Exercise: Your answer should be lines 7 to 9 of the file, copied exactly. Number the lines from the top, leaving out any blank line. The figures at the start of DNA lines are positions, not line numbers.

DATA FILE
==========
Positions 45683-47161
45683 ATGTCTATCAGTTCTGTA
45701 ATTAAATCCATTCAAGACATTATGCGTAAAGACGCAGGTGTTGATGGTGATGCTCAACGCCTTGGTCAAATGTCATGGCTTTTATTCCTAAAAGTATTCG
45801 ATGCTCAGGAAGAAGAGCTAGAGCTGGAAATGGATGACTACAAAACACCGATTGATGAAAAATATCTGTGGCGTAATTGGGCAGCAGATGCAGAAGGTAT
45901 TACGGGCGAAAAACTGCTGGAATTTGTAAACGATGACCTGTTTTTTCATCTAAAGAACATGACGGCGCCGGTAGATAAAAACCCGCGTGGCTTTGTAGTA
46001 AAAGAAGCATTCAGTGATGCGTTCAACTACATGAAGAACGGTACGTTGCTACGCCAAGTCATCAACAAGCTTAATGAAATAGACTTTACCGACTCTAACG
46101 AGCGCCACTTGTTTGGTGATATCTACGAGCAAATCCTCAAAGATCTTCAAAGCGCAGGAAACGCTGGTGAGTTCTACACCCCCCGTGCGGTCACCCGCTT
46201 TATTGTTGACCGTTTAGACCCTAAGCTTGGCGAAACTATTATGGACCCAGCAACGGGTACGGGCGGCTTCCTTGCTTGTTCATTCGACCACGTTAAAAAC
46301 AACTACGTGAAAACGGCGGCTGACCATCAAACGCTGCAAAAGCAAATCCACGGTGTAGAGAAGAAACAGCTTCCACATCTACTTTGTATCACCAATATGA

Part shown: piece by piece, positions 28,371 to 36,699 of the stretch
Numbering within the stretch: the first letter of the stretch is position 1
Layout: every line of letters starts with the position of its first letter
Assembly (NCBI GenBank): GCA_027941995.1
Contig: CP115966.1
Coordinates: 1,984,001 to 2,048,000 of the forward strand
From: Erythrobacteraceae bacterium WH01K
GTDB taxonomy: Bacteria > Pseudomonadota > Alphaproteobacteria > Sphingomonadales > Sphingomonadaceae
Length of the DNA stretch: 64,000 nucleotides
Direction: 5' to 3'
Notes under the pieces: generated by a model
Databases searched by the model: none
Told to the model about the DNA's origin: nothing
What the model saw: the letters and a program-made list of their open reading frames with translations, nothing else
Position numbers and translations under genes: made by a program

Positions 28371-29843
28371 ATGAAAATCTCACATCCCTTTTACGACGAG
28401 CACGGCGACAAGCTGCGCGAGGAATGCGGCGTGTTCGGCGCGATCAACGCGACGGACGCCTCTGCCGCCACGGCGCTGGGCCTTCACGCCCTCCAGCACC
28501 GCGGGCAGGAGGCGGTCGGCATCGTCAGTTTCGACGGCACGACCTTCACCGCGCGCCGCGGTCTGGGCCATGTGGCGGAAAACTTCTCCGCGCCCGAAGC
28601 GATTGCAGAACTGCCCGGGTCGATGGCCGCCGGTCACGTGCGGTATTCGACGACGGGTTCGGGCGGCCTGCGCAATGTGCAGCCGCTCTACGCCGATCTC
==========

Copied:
46101 AGCGCCACTTGTTTGGTGATATCTACGAGCAAATCCTCAAAGATCTTCAAAGCGCAGGAAACGCTGGTGAGTTCTACACCCCCCGTGCGGTCACCCGCTT
46201 TATTGTTGACCGTTTAGACCCTAAGCTTGGCGAAACTATTATGGACCCAGCAACGGGTACGGGCGGCTTCCTTGCTTGTTCATTCGACCACGTTAAAAAC
46301 AACTACGTGAAAACGGCGGCTGACCATCAAACGCTGCAAAAGCAAATCCACGGTGTAGAGAAGAAACAGCTTCCACATCTACTTTGTATCACCAATATGA